ABC says this is the final season of "Lost" -- and from all the plain-speaking marketing, that's what we are led to believe.
Yet, just about the time of the critics tour, there was inside talk that said Disney/ABC was thinking about "Lost" the same way Paramount thinks about "Star Trek," or how Warner Bros. thinks about "Sex in the City," or maybe even how someone will feel about "The Sopranos."
Whether it's good or bad, fans have a hankering for what's familiar. Business guys can't help themselves. They start using the word "franchise," and unfortunately, any shred of the word "art" disappears from the lexicon.
Conan said goodbye. But we know he didn't mean it. Jay did too - now twice fired, actually. Yet he lives again.
Brett Favre has talked final seasons for, well... a number of seasons. How many "finales" can any TV show, film, or entertainment property really have?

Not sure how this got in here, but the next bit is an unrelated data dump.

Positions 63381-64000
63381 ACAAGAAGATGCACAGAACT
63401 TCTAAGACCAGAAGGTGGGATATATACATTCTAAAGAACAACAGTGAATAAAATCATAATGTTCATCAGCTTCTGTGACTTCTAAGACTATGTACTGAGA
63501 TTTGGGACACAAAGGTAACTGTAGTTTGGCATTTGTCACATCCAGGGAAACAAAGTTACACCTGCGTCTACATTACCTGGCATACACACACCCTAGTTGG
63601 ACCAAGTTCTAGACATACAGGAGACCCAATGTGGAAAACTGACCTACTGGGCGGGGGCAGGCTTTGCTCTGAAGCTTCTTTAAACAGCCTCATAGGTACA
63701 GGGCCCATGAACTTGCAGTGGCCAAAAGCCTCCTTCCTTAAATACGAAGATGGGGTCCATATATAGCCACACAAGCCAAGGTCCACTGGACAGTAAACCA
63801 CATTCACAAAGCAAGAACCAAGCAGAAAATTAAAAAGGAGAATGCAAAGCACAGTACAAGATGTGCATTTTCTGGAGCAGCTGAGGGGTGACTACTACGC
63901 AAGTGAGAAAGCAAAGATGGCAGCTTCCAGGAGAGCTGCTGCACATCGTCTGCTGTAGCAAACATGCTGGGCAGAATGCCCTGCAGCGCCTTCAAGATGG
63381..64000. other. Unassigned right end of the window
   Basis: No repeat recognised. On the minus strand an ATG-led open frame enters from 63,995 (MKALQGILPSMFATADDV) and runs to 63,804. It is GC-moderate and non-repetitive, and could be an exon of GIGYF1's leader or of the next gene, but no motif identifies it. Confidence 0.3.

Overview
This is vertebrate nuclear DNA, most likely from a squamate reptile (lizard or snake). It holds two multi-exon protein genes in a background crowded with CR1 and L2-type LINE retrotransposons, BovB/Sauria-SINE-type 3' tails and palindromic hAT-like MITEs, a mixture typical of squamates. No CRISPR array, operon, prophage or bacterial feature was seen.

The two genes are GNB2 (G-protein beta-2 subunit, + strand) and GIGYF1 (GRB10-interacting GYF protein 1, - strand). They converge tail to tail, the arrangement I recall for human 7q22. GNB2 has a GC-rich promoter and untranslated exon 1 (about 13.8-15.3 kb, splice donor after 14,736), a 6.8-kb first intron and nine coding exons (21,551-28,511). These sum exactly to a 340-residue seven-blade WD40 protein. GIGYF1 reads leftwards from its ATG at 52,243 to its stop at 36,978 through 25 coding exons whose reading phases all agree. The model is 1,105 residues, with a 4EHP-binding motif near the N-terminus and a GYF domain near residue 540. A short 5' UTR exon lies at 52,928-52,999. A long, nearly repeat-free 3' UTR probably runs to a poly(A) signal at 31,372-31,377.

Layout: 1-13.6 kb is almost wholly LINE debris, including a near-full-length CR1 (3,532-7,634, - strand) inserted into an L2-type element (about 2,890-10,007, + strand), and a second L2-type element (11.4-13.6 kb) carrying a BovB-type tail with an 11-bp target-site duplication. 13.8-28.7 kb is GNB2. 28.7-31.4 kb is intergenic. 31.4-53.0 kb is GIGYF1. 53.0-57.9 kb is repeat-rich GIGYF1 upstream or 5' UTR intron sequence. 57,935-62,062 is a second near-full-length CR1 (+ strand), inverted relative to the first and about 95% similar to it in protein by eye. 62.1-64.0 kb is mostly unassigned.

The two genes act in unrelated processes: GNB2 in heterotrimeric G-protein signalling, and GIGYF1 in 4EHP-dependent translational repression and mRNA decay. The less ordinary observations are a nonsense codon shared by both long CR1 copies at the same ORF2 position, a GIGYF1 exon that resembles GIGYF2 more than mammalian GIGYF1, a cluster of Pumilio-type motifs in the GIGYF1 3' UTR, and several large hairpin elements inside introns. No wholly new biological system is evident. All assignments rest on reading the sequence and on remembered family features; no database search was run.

As many as consumers want, apparently. TV viewers/film-goers get pulled into this whirlpool - willingly.
Some entertainment departs because producers -- who have already made tens of millions of dollars -- now want to put it to rest, and move on to other things. It's an artistic, not usually a business decision.
Then, of course, plans for a new modern-day family law series based on "King Lear" doesn't work out. So they'll reconsider their wildly successful and trite family drama headed up by that crazy sportswriter matriarch.
What will future finales be like? I'm guessing in the year 2020, look for "Heroes" on Syfy, or "Desperate Housewives" on Lifetime. We've already had a taste of this -- a "Seinfeld" reunion on HBO, through the lens of "Curb Your Enthusiasm."
In the world of TV, stuff hangs on like lint: You've picked everything off carefully while dressing, only to find some hanging from your sock during a big business meeting.